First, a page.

More than 1,500 people packed into Parliament Square for an unprecedented public display of “fury” against Labour’s actions towards anti-Semitism.
Politicians from across the spectrum joined community leaders demanding the end to “fake” statements and the start of decisive action to tackle the scourge in his ranks, which he apologised for last night.
As the simmering anger over the two-year anti-Semitism controversy surrounding Labour moves on to the streets for the first time, participants held banners proclaiming ‘No to antisemitism: enough is enough’.
Jonathan Goldstein, the JLC chair, hailed the huge turnout from the Jewish community community and allies, just 24 hours after the event was announced. “We’re here to tell Jeremy Corbyn that enough is enough.
The presence of politicians of all stripes is a reminder that we’re not alone in this fight. You are our heroes.
“Anti-Semitism has no place whatsoever in a mainstream political party. The time for talking is over. The time for words is over. The time for action is here.”
Speaker after speaker at the Board of Deputies and Jewish Leadership Council- organiser event spoke of their sorrow at having to resort to such an event, stressing that protesting against a major political party was unprecedented.
Board of Deputies president Jonathan Arkush said he’d never before seen such anger towards a major political party, adding: “I hope today’s event will never be repeated.”
Community members were “tired of fake statements” against anti-Semitism from the leader that weren’t backed up by sufficient action, he said. Highlighting the “limp” report by Shami Chakrabarti and the initial suppression of the probe into the Oxford Labour Club, he added: “Jeremy Corbyn needs to lead a cultural shift at every level of the party. This is his chance if he can take it.
“Finally, finally Jeremy, take some responsibility because it’s you and your leadership who are responsible for this and have the power to do something. The Labour Party must go back to being the enemy of racists not the refuge of racists.”
He name-checked many of the MPs who joined the event before attending the weekly PLP meeting including Luciana Berger, John Ryan, Angela Smith, Chuka Umunna, Wes Streeting, Liz Kendall and John Mann – each receiving a round of applause. They were joined in the Square by Tories including Sajid Javid, Sir Eric Pickles, Theresa Villiers and Mike Freer.
The final straw that provoked the demonstration was Corbyn’s reaction to revelations he had questioned the removal of an anti-Semitic mural in 2012 – for which he has now apologised.
Mann, who led the fight against Ken Livingstone following his comments about Hitler and Zionism, apologised “on my behalf and on behalf of every MP that you’ve had to take the time to come here today. What on earth is going wrong with our party when this event has to be considered? We are not prepare to accept anyone staying in our party who is a racist.”
He called on Corbyn to “say tonight that every anti-Semite is expelled immediately. Nothing less will do”. And he warned: “The very existence of the Labour Party is at stake.”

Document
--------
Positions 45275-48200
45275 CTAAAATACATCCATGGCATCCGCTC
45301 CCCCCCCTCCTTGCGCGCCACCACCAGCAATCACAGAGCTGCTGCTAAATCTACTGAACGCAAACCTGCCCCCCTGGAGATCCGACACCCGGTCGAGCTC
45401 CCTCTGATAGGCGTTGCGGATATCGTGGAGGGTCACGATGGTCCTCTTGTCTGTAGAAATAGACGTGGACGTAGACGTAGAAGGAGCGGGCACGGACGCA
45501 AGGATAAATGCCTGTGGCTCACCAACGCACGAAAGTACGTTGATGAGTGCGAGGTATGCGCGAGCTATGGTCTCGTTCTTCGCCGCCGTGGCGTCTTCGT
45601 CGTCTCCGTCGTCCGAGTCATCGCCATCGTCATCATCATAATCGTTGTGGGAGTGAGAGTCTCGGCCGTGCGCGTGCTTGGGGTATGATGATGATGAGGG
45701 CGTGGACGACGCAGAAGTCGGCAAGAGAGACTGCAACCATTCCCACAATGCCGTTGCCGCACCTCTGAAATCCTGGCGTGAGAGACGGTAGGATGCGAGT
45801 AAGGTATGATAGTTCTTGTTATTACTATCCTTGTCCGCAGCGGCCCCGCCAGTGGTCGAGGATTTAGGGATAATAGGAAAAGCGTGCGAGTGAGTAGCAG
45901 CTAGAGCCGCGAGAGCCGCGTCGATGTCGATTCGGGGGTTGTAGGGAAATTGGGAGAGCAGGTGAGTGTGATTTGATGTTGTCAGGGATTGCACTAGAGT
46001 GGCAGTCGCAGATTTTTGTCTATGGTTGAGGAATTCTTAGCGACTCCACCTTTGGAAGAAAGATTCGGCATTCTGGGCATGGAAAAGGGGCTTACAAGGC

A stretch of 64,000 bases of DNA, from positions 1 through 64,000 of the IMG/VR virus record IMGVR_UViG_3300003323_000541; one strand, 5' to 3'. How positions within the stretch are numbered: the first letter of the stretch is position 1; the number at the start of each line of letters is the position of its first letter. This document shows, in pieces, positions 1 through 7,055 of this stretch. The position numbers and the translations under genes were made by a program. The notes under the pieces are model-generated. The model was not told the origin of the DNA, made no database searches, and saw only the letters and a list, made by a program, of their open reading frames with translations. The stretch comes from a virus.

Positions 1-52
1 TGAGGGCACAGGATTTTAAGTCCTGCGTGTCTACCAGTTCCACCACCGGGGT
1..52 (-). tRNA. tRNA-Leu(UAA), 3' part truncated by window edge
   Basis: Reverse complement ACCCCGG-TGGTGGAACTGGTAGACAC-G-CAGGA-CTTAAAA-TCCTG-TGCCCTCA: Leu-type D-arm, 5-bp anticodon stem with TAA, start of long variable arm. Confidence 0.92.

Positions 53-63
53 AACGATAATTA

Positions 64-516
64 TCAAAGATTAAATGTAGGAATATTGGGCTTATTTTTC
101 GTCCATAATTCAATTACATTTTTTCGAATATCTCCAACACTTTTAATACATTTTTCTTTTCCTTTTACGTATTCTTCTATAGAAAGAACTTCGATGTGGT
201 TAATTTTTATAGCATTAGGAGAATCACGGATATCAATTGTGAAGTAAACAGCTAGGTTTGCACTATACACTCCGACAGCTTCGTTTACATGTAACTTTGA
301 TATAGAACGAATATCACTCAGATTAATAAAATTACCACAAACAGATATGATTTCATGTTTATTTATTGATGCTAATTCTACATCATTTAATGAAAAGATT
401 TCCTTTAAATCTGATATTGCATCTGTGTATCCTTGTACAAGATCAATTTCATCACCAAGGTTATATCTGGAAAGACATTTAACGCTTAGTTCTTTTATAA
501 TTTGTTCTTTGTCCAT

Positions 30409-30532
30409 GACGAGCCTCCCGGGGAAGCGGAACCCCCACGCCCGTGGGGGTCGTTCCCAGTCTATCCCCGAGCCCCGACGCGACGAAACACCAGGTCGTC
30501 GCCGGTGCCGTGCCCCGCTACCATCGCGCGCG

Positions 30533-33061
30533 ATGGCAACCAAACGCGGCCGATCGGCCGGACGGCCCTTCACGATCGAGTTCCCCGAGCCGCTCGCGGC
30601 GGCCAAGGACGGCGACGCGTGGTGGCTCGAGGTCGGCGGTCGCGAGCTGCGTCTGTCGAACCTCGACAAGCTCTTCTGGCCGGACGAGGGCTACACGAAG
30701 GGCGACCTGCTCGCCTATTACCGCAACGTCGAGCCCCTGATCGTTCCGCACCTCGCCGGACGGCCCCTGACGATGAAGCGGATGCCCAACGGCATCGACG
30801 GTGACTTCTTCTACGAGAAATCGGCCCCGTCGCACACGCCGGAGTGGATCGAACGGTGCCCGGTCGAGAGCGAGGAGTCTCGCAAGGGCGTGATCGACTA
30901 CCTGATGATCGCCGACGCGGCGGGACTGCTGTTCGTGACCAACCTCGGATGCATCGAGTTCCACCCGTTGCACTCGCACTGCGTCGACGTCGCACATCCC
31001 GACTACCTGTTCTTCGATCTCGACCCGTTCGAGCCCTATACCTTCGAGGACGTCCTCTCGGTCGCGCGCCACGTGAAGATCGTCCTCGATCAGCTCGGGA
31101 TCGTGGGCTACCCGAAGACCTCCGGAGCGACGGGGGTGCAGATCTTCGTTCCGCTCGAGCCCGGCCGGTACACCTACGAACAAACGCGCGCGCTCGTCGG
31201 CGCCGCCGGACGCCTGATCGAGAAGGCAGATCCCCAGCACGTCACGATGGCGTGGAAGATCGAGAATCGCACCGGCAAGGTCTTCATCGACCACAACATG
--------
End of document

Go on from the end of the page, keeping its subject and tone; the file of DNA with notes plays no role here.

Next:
While no speaker went near calling for an end to Corbyn’s leadership, there were occasional outbursts from the audience urging such a move.
Clair Kober, the former leader of Haringey Council, she she agreed with every word of the statement from the BOD and JLC that accused Corbyn of repeatedly “siding with anti-Semites rather than Jews”. This letter was handed to PLP chair John Cryer before the weekly meeting of Labour MPs.
“I’m sick of the culture of victim blaming. I’m sick of the toll it’s taking on my jewish neighbours and friends. Im aghast that ken Livingstone remains a member of the Labour Party,” saying it shouldn’t be left to Jews to call out anti-Semitism.
Taking to the stump, Liverpool Wavertree MP Luciana Berger highlighted a series troubling incidents inside the party in the last week alone, including the suspension of a candidate over alleged Holocaust denial.
She told the crowds: “Going forward, I want to address Jewish audiences with my head held high. Prevarication is not acceptable, being a bystander is not acceptable. The time for action is now.” Neighbouring Liverpool MP Louise Ellman also addresses the audience.
Wes Streeting, the MP for Iford North, described it as “a moment of great pain” for the MPs and peers present. To cheers, He said: “It’s a gross betrayal of everything Labour has ever stood for. They can threaten us with deselection. We will never be cowed to silence by momentum members of anyone else.”
He urged those Jewish Labour members who had remained inside the party to “stand with us” and, to those who had walked away, vowed to “work with every ounce of strength to drain the cesspit.” Every recommendation of the Chakrabarti report must be implemented and Livingstone kick out for a start, he insisted.
Around 100 people took part in a counter-demonstration just outside the square, some under the banner of Jewish Voice for Labour.